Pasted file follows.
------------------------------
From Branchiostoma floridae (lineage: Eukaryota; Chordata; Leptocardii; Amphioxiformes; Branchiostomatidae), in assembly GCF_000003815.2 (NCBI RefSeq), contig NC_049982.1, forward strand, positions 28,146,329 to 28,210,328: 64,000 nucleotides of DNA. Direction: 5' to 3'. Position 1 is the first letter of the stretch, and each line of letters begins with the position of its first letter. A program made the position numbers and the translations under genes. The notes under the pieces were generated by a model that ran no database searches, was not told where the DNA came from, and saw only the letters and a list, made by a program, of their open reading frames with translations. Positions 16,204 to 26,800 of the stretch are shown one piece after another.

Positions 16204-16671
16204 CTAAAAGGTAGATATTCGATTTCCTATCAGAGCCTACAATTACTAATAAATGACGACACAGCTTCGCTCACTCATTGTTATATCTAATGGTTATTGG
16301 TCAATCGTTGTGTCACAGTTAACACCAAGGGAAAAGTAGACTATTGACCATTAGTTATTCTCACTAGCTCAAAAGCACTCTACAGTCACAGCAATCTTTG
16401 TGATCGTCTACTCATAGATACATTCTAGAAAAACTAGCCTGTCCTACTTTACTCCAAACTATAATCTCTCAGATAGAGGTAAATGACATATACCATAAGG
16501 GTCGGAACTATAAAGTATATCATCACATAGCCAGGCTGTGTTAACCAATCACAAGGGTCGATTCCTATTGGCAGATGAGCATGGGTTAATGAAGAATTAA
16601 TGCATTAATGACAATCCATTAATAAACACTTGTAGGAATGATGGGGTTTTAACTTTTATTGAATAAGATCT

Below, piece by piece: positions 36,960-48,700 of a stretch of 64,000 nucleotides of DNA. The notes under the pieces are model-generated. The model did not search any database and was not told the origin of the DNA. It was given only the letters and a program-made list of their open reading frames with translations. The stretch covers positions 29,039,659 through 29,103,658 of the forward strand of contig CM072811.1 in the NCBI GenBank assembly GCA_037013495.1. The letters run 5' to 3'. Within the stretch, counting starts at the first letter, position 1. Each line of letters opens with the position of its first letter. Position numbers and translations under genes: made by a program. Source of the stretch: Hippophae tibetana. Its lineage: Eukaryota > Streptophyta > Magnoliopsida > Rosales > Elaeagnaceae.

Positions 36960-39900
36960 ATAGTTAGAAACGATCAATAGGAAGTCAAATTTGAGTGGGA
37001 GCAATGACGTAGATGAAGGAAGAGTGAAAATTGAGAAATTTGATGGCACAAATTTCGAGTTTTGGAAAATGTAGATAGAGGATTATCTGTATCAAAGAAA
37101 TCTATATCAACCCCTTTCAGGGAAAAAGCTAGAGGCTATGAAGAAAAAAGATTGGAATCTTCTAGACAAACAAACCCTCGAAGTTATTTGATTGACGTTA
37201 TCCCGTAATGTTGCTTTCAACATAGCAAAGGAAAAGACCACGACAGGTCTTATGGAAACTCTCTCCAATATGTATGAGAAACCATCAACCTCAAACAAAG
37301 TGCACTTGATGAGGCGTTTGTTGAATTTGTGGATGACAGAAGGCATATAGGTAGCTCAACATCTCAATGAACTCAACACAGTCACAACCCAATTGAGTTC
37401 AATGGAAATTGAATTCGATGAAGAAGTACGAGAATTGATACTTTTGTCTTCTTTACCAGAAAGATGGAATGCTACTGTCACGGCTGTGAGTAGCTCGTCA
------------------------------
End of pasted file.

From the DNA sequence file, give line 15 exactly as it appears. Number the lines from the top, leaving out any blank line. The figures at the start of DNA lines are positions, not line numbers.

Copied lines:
37401 AATGGAAATTGAATTCGATGAAGAAGTACGAGAATTGATACTTTTGTCTTCTTTACCAGAAAGATGGAATGCTACTGTCACGGCTGTGAGTAGCTCGTCA